Pennsylvania PUC grants Uber license to operate in Pittsburgh
College students around Pittsburgh were disappointed early last summer when an investigation by the Pennsylvania Public Utility Commission (PUC) led to cease-and-desist orders for both Uber Technologies Inc. and Lyft Inc. On Thursday, however, the PUC voted 4–1 to grant an experimental license to Uber, allowing the company to operate across Pennsylvania. Before, Uber and Lyft were both operating under temporary authority from the PUC.
Uber and Lyft were founded in San Francisco in 2009 and 2012, respectively. Both companies use an app — available on iOS and Android — to give rides to users from drivers at a cheaper rate than most existing taxicab services. Uber, which serves over 200 cities worldwide, came to Pittsburgh earlier this year, followed closely by Lyft.
According to the terms of the PUC’s decision, Uber has to meet several demands within the next 30 days to continue operating in Pittsburgh, including enforcing background checks on drivers and ensuring that drivers inform their personal car insurers that they are driving for the company. Every driver, according to the decision, has to agree in writing to tell their auto insurers about their ride-sharing activity.
“Subject to certain conditions, we believe that this new type of transportation service can be of great benefit to the traveling public and should be certificated by the commission,” PUC Chairman Robert Powelson and Commissioner Pamela Witmer said in a joint statement.
PUC Vice Chairman John Coleman gave the dissenting decision at the hearing, saying that he did not think that Uber would meet the PUC’s stipulations, citing the fact that Uber and Lyft both continued operating, despite heavy fines, after the PUC issued the original cease-and-desist orders. While its fate was undecided, Uber appealed to its Pittsburgh user base with emails and petitions to keep the company in the city.
Carnegie Mellon students are glad that Uber received a license to operate in Pittsburgh. “I think it’s a good service,” junior neuroscience major Lawton Tellin said. “On a very cursory level, it’s so nice to be able to click one thing with your thumb and have a taxi come and pick you up.”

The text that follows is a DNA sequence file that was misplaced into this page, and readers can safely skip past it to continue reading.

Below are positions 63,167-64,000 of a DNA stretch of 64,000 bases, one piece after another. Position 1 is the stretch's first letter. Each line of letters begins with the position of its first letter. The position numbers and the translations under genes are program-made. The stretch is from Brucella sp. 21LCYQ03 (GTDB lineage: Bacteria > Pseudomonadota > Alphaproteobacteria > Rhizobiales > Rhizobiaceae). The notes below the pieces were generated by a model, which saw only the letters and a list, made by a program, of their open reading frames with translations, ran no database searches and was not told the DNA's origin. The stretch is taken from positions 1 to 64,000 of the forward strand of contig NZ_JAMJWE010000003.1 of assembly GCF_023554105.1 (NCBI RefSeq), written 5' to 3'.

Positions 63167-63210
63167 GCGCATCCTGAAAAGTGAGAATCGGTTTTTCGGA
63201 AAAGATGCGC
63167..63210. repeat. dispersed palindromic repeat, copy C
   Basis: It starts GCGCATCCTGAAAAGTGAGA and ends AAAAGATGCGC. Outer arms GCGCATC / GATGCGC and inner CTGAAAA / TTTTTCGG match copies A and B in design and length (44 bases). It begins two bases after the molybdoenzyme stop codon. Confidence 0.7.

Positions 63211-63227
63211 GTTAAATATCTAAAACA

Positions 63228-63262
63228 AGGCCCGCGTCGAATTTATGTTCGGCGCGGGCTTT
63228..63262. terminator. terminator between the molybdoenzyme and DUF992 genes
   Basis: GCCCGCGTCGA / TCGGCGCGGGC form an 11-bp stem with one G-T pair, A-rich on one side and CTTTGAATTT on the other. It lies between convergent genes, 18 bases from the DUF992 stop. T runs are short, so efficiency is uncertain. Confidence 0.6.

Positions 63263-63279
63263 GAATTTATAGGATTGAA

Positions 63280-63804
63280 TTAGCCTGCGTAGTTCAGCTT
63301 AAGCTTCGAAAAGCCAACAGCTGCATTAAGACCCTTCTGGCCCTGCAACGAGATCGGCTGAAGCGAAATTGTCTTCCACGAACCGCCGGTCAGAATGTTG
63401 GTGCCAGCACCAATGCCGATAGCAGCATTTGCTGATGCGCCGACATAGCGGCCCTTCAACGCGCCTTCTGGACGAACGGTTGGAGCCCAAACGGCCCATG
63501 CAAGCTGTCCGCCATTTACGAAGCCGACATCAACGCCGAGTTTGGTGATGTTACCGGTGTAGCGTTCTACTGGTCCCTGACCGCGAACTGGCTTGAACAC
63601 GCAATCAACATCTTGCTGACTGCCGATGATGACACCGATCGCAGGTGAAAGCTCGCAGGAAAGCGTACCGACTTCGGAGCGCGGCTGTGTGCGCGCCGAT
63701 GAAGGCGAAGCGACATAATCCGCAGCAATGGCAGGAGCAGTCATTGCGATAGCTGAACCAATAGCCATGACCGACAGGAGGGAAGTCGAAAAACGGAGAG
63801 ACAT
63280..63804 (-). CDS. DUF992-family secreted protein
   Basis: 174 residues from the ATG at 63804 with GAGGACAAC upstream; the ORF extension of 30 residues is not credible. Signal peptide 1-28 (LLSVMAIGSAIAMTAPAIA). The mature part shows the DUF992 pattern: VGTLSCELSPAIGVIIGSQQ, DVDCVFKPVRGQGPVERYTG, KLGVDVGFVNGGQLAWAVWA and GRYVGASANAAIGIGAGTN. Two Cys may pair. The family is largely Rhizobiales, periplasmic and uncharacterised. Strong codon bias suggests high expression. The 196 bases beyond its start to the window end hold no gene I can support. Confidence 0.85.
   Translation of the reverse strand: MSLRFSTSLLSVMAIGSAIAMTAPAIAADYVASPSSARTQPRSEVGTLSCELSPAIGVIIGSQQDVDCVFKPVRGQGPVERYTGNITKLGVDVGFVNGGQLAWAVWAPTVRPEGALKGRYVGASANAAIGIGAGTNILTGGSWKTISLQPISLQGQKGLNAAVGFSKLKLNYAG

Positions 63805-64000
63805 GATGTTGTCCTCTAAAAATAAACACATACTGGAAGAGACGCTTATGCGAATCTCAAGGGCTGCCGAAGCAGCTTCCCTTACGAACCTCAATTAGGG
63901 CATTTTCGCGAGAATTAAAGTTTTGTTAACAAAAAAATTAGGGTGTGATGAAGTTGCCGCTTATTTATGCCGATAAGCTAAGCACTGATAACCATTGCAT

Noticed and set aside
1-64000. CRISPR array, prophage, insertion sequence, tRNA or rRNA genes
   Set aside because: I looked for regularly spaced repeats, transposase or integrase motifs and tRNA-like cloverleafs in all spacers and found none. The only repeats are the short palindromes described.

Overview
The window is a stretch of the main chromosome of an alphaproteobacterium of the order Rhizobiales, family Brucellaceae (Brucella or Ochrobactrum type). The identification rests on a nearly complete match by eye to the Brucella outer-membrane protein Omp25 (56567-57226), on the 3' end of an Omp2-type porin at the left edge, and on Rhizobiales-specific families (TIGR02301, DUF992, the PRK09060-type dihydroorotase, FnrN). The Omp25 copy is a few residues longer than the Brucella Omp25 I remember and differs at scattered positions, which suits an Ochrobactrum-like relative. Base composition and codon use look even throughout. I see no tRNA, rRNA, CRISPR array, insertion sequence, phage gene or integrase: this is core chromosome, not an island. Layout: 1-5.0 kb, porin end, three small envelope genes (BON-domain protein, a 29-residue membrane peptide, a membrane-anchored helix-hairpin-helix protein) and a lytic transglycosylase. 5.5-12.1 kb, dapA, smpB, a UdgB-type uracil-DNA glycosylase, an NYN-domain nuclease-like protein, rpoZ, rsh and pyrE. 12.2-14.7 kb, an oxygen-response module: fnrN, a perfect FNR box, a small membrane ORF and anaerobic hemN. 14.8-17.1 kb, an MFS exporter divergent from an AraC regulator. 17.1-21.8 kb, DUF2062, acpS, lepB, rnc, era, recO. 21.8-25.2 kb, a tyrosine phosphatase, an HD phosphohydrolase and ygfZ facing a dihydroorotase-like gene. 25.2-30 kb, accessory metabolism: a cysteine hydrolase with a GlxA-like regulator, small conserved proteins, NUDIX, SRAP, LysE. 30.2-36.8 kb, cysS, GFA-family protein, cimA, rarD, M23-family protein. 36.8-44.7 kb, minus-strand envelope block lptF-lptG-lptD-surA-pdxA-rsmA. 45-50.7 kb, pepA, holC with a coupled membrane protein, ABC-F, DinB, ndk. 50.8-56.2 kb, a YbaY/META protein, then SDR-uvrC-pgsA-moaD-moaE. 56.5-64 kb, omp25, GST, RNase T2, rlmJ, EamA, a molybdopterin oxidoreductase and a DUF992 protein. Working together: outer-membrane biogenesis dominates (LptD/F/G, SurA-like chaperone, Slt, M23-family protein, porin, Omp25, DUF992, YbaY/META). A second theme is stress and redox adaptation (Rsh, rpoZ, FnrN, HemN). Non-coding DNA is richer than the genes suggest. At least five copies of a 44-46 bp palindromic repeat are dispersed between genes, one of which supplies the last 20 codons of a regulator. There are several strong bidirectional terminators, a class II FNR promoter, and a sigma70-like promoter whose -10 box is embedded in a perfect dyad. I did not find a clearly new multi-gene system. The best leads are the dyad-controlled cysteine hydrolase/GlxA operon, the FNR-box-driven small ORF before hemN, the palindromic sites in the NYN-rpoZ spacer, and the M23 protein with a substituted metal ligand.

Tellin said that ridesharing services like Uber and Lyft are, in his experience, typically more reliable than Pittsburgh’s other, PUC-sanctioned taxi services.
“I don’t have very much experience with trying to take the taxi, the yellow cab in Pittsburgh, but the two times I tried was just like, the most unpleasant experience. Either they don’t pick up the phone, or they’re just like, ‘no.’ And I’ve only had wonderful experiences with Uber,” Tellin said.
Senior decision science and professional writing double major Meagan Leach, although she has a car in Pittsburgh, still uses Uber and Lyft. “[Uber and Lyft] are really great to use on weekends,” Leach said. “When you go out to bars and stuff like that, you don’t have to worry about driving home. That’s the only time I use them, though.”
Uber charges a base fare of $2, plus a “safe ride fee” of $1 and $.30 a minute or $1.25 a mile. Lyft, similarly, charges a base fare of $1.35, a $1.50 “trust & safety fee,” and $.27 per minute, or $1.13 a mile. The Pittsburgh Yellow Cab Company charges riders a base fee of $2.25 plus $1.75 per mile.
“The PUC confirmed today that Uber provides the safe and reliable rides that Pennsylvanians need and deserve,” Uber spokesman Taylor Bennett told the Pittsburgh Post-Gazette. “We look forward to working with the PUC and the state legislature to get the details right so we can establish a permanent home for UberX ride-sharing in all of Pennsylvania.”
Last week Uber announced that it will no longer pick up passengers at the Pittsburgh International Airport. The ridesharing company won’t have the authority to do so until they are also granted a permit from the Airport Authority.
This decision does not change the situation in Philadelphia, where the Philadelphia Parking Authority controls the taxi service, and has not yet made a decision regarding either company. The PUC’s decision also doesn’t apply in nine other counties across Pennsylvania, because they were excluded in Uber’s application for license.
Lyft’s hearing will likely be during the PUC’s December meeting.